The short answer to this question is yes. Our discussion of what Disney Animation looks like under Lee’s leadership following the departure of John Lasseter led to a discussion from Del Vecho, who is now WDA’s senior vice president of production, about the possibility of a hand-drawn animation return to the studio, and what they would need to make that happen.
Jennifer, what kind of changes have you made to Walt Disney Animation since you took over after John Lasseter left?
Lee: For us, we’re very focused on the films that are in production right away. It was Ralph [Breaks the Internet] and Frozen [II] and Raya [and the Last Dragon], and the feeling of similarity to maintain the confidence of our history in progress and in operation. One of the things that excites me is that we really want to develop new talent internally and attract new talent. Making our rooms truly reflect the world we live in.
I’m excited to announce a few new directors in the fall – I won’t be the only director, which is exciting for me. Really, the most important thing is to create new opportunities for young talent. Not all departments have access to history. Create that access, create new short programs for people to try pushing technology in ways we haven’t done and new styles we haven’t tried, and use the short form to do it. I think that’s about all I’ve had time for so far. (laughs) And there’s a lot more to do, but I think those are the most important things I can mention.
You mentioned new styles, and they said during the presentation earlier that it was the tenth anniversary of The frog princess [which Peter Del Vecho produced]. Hand-drawn animation on the table for Walt Disney Animation moving forward?
Del Vecho: It’s such a big part of our heritage, and I loved it Princess and the frog. I would say there’s still a lot of hand-drawn influence in our CG movies.
Lee: In our movies.
Del Vecho: I think we’re one of the only studios in the world that can do both, and how that changes over time and how we experiment with different styles. But at the end of the day, it depends on the filmmakers and how they want to tell that particular story.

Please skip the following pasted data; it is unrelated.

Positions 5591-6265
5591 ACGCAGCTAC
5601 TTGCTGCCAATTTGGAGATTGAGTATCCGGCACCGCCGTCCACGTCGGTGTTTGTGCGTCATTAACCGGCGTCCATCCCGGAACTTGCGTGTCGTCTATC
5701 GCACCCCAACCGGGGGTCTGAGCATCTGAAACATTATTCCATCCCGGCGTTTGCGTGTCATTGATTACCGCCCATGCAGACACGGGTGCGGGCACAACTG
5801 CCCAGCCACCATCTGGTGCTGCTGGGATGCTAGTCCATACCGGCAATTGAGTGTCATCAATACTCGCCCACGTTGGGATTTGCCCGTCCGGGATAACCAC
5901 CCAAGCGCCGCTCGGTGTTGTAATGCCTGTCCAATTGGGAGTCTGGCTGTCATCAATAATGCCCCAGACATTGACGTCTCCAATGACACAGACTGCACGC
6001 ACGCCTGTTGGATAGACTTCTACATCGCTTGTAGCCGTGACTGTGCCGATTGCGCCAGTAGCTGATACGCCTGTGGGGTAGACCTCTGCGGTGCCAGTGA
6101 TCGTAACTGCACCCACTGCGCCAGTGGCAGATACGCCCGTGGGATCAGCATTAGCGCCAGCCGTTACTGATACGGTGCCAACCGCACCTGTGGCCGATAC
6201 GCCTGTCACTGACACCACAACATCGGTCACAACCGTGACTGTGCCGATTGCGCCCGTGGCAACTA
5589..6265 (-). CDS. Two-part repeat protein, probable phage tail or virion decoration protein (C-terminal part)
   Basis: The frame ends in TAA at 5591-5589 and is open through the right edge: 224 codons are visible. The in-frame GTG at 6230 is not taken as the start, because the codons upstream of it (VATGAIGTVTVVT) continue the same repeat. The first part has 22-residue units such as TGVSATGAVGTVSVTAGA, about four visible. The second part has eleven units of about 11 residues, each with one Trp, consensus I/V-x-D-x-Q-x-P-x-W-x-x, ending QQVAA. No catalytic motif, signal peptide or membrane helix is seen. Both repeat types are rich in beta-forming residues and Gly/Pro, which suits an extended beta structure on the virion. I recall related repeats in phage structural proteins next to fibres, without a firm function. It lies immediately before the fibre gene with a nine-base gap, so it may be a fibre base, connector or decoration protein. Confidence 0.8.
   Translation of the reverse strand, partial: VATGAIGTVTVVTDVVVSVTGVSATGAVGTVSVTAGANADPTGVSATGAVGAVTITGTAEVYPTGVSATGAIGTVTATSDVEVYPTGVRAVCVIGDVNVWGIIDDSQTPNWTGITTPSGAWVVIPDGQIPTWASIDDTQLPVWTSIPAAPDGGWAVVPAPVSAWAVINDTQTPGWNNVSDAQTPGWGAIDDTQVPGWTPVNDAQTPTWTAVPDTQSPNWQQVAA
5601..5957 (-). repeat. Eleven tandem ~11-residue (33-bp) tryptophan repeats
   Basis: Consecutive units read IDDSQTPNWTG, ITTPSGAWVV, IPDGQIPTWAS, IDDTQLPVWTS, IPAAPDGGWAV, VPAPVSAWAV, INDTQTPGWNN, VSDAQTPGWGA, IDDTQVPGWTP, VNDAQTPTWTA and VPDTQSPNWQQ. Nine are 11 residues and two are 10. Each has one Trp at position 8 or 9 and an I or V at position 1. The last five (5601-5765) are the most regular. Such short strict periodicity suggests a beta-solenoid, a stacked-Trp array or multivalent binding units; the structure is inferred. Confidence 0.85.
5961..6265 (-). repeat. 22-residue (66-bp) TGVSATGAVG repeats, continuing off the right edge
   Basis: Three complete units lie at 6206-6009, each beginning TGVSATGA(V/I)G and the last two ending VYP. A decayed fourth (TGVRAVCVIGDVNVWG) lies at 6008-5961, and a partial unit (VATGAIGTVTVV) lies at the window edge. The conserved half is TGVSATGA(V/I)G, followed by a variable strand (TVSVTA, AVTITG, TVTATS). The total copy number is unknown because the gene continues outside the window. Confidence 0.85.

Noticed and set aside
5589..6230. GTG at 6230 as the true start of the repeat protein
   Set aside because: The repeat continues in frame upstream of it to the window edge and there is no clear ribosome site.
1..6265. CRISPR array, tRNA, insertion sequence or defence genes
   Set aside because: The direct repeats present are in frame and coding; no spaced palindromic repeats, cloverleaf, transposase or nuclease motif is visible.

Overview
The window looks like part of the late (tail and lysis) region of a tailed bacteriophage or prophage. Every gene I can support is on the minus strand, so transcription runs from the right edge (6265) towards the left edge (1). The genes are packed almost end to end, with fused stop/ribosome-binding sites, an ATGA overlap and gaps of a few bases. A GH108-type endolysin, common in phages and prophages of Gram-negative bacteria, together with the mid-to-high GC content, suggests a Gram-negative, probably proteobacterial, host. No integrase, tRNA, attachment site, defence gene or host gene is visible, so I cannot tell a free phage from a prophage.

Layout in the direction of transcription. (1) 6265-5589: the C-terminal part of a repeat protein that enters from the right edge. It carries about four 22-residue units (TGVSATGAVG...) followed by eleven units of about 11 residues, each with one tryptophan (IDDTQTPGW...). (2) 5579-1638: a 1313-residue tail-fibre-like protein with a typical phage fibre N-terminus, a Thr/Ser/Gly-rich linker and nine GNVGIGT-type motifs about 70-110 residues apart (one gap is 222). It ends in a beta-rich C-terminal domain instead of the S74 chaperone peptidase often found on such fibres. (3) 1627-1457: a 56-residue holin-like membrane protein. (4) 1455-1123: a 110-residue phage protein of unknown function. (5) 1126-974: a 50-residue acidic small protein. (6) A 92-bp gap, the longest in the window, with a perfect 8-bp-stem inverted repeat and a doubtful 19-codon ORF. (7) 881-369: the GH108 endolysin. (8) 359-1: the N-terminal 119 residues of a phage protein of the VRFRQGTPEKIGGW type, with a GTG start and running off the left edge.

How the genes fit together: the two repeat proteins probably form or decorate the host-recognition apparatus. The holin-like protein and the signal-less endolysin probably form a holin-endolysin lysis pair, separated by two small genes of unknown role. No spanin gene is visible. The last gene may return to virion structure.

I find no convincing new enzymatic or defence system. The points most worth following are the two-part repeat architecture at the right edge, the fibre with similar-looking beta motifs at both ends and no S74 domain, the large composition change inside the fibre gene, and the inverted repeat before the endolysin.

Lee: Yeah, and some of our new shorts, you’re going to see, as they come out, new styles. Watercolor styles, even things we’ve never done, but using technology to help us do it in exciting ways too.
Buck: And there is something else. People are not even aware of it. The hand drawn animators have helped our CG animators a lot. I think there’s an appeal that hand-drawn animators that’s innate in them, and they taught CG animators –
Lee: The silhouettes and the swirls, that language.
Buck: – put that in their work. So when you watch some of our movies now, even though it’s CG on screen, underneath is the hand drawn chord.
But it looks like you might be open to it if a filmmaker came to you.
Lee: Of course. And it really is, the style is determined by the filmmakers and there is certainly a lot of enthusiasm to try out different styles as we have developed new talent.
You’ve heard it, Disney filmmakers: all you have to do is showcase the leadership of a film in which hand-drawn animation is an integral part of the story you’re trying to tell! Easy, right? But seriously, while traditional hand-drawn animation hasn’t appeared in a Walt Disney animated feature in ten years, I’m really delighted to hear that the prospect is not yet completely dead and buried. We just need the right filmmaker with the right story to resurrect it.
Frozen II released in theaters on November 22, 2019.